Hawke's Bay Regional Council staff believe a low water nitrogen limit set for the Tukituki catchment by a board of inquiry is "not based on robust science" but should not be challenged through the courts because an appeal against the board's decision is unlikely to succeed.
The board of inquiry imposed the dissolved inorganic nitrogen limit as part of an environmental management plan - known as Plan Change 6 - in a decision released late last month. The board also approved consents for the council to build the Ruataniwha dam and water storage scheme.
The impact of the plan change decision - in terms of both the implications for land use in the catchment and the viability of the irrigation scheme - will be discussed at a meeting of the council's corporate and strategic committee tomorrow.
In a report prepared for the meeting, the council's group manager of strategic development, Helen Codlin, recommends against taking legal action over the board's decision. "Staff remain of the view that the DIN (dissolved organic nitrogen) limit of 0.8mg/L is not based on robust science applicable in the Tukituki catchment," she says.
"Preliminary legal advice is that an appeal on the DIN limit would be unlikely to succeed (appeals are limited to points of law) and given the availability of a workable route for existing farms going forward, staff do not recommend an appeal on this point."
The "workable route" open to the council is based on the board of inquiry determining that the limits and targets in the plan change can be reviewed over time "if robust monitoring and science demonstrates that any of those limits and targets are either too lax or too strict".
The board of inquiry's decision requires 1062 farms in the catchment to complete environmental management plans by June 2018, at an estimated cost of between $3000 and $5000 each.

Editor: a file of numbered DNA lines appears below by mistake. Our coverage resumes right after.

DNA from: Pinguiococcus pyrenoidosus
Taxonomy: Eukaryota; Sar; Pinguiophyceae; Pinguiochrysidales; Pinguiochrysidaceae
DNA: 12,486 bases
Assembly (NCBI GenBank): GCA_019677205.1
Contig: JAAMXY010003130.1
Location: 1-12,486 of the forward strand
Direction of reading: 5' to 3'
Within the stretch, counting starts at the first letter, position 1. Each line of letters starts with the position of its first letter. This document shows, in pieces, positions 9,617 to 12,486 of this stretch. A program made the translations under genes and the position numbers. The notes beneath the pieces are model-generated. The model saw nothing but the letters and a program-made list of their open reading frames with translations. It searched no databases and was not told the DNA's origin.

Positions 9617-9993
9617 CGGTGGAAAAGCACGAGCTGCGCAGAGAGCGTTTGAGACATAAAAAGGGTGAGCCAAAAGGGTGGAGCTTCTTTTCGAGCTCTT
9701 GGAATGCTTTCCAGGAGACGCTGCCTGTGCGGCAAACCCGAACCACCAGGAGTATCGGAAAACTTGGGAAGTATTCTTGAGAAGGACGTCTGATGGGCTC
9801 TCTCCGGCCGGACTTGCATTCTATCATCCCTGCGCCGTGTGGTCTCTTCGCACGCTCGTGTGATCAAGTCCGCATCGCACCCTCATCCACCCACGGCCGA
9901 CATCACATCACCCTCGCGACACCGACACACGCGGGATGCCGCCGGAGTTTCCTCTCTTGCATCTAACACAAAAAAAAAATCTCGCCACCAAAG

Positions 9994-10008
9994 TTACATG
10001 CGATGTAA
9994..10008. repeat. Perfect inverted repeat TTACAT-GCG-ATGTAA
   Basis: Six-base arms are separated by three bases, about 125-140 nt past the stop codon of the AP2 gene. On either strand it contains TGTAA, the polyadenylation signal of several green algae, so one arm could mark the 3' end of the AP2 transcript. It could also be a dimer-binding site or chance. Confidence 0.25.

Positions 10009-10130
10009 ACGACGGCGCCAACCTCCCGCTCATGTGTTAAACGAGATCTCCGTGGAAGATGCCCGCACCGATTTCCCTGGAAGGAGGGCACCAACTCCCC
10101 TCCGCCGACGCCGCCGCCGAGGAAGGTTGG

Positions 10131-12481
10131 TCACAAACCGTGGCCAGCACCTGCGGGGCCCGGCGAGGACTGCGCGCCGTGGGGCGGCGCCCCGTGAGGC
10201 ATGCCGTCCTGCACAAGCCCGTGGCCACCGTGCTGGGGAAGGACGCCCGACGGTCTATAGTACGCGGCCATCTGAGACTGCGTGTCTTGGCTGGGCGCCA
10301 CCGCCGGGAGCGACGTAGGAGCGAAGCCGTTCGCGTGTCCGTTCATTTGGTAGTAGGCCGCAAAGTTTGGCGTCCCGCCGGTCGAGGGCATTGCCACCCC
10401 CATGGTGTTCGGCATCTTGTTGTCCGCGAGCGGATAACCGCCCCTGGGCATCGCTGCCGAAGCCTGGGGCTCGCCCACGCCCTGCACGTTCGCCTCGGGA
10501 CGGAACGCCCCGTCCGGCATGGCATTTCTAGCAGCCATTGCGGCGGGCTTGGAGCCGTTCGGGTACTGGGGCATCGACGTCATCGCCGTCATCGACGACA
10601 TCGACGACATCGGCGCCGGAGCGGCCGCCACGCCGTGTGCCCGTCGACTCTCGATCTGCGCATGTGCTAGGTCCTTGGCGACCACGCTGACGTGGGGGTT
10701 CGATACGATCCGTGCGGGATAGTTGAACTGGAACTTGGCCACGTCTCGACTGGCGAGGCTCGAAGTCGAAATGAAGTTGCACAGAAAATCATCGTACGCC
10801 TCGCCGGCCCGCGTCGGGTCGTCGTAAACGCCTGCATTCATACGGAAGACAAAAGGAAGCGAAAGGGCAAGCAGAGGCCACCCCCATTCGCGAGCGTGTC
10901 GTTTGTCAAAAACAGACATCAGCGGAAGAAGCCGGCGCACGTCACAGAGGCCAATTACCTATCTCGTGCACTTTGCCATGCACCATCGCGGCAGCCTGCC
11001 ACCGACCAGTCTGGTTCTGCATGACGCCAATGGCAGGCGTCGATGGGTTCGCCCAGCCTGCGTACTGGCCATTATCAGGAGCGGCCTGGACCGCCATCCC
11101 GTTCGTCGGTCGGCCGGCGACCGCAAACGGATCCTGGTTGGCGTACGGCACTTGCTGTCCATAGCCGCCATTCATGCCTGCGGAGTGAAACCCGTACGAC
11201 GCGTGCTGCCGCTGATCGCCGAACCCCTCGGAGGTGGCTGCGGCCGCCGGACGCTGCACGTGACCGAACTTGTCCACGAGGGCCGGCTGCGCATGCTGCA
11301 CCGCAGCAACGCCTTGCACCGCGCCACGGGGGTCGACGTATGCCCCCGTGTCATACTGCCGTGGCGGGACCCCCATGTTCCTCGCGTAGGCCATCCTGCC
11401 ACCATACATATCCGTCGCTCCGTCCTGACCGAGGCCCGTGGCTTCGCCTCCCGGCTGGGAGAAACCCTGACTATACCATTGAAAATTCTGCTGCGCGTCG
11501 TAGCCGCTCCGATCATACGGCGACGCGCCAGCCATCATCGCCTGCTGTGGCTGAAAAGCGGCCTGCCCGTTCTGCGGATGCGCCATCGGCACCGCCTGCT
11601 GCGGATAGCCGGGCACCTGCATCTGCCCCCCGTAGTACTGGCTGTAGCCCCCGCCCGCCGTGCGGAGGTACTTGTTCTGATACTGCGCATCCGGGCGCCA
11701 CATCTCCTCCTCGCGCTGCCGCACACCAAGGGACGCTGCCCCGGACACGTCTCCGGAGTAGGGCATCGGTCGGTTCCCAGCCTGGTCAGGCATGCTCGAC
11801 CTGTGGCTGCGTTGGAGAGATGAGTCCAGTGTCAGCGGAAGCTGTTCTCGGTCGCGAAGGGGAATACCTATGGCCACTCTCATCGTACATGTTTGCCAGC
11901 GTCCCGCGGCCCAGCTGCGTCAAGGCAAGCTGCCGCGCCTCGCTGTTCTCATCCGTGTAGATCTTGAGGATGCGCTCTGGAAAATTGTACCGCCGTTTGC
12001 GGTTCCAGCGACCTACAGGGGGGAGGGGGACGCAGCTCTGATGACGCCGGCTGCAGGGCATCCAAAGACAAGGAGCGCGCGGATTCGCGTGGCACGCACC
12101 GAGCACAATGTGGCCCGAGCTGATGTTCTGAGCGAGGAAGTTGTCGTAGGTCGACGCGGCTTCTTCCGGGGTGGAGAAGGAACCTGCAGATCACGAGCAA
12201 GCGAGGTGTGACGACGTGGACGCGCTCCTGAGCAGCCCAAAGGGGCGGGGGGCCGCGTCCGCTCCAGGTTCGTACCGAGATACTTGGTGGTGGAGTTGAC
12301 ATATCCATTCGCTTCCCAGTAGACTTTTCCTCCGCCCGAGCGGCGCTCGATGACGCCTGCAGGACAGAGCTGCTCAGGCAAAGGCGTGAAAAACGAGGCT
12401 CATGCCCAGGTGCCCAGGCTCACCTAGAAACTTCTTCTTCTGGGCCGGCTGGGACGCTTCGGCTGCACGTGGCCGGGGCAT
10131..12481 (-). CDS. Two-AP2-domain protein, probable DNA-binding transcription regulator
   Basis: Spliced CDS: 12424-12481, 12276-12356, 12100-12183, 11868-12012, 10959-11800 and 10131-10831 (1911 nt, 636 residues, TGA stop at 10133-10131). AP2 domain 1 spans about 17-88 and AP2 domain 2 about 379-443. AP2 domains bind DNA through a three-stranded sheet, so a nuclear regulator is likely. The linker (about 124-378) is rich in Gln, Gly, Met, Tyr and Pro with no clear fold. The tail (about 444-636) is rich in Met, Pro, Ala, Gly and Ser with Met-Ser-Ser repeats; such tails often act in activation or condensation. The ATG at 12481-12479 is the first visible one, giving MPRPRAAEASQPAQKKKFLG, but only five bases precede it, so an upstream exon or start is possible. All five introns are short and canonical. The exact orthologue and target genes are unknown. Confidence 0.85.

The council "will be working through the business process for developing these and managing the compliance and consent requirements associated with them in order to assess additional staff requirements," Ms Codlin's report says.
Meanwhile, the directors of the council's investment company met yesterday to discuss the implications of the board of inquiry's decision on the dam project but will not discuss the issue until they brief the council at tomorrow's meeting.
The council voted last month to invest up to $80 million in the Ruataniwha scheme provided a number of conditions are met, including its investment arm, Hawke's Bay Regional Investment Company (HBRIC), being able to convince irrigators in the catchment to sign up to take a set minimum amount of water from the scheme.
HBRIC's ability to convince farmers and growers in Central Hawke's Bay to sign water uptake contracts will be dependent on how restrictive irrigators believe Plan Change 6 will be on their ability to increase productivity.